Stories can be told in many forms.
Visually – on stage or cinema, as a street performance, or via a television screen. They can be told aurally – through songs, where the music is as vital as the words to evoke emotions in the listener. And they can be told through the written word.
I haven’t included the written word in ‘visual’ even though words are read because:
- They may be listened to. Stories are often recorded and played over radio or as ‘talking books’.
- Written stories do not have the other qualities added to truly visual stories such as stage settings or the impact of actors, cinematography, music and other sound effects.
All a written story has is the words on the page.
That makes it both simple and focused.
A reader isn’t going to be distracted by the sight of a stage actor forgetting their lines or acting badly; overly-loud music won’t make their ears hurt. A writer doesn’t have to worry about stage direction or actor interpretation or any other considerations relevant to screen.
But a written story is also difficult, because a reader has to ‘enter in’ to the writer’s world. Viewers of a screen story are passive – they just watch images rolling by, and listen to the sounds. Readers must actively engage with a story. They have to enter in to the imaginary world on the page and create their own images and sound, from the words on the page.
As for the writer, all they have to tell their story is words. How they use the words impacts on story atmosphere, character development, story pacing, reader engagement and response. What this tells you is that how words are used is a vital factor for the writer. It is the craft of the fiction writer. To move beyond a simple telling of a story to using words in a powerful and evocative way.
Writing is linear
In reality it can be incredibly hard to move from a visual style of story-telling to a written (mostly because we watch so many stories). The impact on writers of fiction is a tendency to write what they ‘see’, in regards to the story in their head, but to miss out the details and layers which make the story vivid on the page.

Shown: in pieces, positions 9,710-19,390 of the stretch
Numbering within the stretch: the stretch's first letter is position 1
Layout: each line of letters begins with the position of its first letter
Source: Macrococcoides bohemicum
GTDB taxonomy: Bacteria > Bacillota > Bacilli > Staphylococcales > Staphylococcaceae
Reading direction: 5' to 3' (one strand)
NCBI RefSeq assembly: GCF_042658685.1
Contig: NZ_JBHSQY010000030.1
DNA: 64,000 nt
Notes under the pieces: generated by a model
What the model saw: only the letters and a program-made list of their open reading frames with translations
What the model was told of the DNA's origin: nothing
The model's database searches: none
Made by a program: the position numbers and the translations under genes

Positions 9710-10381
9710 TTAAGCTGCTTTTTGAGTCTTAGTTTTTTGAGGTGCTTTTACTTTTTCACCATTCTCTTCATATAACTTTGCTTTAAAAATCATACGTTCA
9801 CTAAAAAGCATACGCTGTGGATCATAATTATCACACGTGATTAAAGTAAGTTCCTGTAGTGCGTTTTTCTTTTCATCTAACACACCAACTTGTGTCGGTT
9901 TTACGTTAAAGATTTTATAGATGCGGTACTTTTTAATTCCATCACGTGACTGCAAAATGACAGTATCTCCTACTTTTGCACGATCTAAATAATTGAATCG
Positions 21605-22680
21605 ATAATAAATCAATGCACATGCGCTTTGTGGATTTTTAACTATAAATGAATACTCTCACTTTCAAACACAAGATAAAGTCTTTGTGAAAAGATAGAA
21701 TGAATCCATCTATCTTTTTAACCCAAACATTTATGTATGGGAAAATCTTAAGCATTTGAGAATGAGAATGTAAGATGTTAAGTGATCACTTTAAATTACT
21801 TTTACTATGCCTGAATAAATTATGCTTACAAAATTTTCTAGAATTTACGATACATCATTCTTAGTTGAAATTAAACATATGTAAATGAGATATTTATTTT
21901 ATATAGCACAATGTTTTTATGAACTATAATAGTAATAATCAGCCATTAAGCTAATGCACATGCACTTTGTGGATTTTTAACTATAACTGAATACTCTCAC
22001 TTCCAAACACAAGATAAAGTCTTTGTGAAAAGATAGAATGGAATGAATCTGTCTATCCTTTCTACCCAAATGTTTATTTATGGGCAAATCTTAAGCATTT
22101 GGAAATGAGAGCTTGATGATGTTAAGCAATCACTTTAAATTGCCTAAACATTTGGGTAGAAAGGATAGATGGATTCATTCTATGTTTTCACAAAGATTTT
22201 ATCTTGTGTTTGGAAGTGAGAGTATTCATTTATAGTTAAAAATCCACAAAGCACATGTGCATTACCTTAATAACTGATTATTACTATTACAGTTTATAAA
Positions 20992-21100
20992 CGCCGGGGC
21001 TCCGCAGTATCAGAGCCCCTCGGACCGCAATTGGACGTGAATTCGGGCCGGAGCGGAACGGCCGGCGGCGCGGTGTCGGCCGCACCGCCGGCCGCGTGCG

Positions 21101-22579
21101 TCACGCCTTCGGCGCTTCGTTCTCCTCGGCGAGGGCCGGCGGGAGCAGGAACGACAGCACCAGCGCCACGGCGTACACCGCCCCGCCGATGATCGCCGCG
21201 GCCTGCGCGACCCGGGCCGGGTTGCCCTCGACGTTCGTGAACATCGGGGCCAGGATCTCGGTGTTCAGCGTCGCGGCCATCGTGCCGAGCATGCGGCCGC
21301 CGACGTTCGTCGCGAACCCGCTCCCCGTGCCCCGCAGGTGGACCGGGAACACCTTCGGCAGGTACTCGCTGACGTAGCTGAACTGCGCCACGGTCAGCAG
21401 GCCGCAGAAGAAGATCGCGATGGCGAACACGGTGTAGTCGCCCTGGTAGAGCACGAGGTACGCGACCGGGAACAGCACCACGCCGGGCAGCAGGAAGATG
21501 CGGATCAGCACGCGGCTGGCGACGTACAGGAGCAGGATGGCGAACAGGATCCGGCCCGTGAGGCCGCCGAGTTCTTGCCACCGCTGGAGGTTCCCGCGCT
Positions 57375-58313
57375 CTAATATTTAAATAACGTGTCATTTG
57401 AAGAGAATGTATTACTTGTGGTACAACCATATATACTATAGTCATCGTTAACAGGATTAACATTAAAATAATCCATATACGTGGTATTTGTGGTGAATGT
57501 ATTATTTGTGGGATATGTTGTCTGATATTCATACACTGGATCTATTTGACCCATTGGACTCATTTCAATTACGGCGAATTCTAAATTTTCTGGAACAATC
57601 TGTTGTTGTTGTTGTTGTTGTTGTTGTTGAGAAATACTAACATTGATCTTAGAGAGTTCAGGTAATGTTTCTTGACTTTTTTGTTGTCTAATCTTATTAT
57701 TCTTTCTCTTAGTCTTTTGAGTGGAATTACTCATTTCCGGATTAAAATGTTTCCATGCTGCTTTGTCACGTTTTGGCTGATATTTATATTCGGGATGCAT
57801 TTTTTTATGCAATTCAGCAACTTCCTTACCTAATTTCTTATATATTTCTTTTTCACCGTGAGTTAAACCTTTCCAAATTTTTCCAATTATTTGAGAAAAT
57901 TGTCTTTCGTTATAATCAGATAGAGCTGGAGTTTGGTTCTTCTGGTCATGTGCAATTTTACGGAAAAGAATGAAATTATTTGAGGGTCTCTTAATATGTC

As an example, Jody is passionate about family relationships and wants to tell a story about Maria who, for the sake of her baby son, escapes from her abusive husband. In her mind, Jody sees the beaten woman, her face covered in bruises, hurrying from the house in the middle of the night with her crying baby in her arms. Jody might write something like:
‘Frightened, Maria hurried down the steps. If only she could get away, everything would be all right.’
Not so bad, you might think. But actually, it’s missing all the important stuff. The stuff Jody knows in her head – that Maria is bruised, that it’s the middle of the night that Maria is running from her husband. These are the kinds of omissions that often happen in new writing. Writers will relate events, but forget to surround those events with the necessary description and information that makes it clear and real to the reader. To achieve that, the scene above could be written:
Maria stumbled down the front steps of her house, unable to see in the dark moonless night. Her heart leapt and she clutched the baby in her arms. He wailed thinly and she shushed him. Oh God. Don’t wake your daddy. Her split lip stung as she whispered her baby’s name, and fresh blood ran down her chin. Tears welled in swollen eyes and she wondered, dazed and hurting, why she had stayed with Simon for so long.
I should have left the first time he hit me, she thought.
In a screen story, most of the details added in the above paragraph would be shown visually or through sound. A director might cut from the outside shot of Maria hurrying away to one of Simon snoring in his bed – or even back-flash to the scene where he hits Maria. The baby would be wailing in the background; perhaps we would hear the sound of Maria sobbing harshly. All good visual stuff.
The writer has to show all of that in words.
What this tells you, then is that writing linear. Unlike a screen story which allows a story to be told in several different ways all at once, a writer has to reveal each individual — and necessary — element word by word. A writer must add the necessary layers. Writers must use the five senses — what can be seen, heard, tasted, smelled or felt — and use those senses to create scenes which give all the information a reader needs, and which evokes a response in that reader.
Good storytelling begins with good word skills.
Writers must put aside the image in their heads and think about what the reader needs to know about that scene.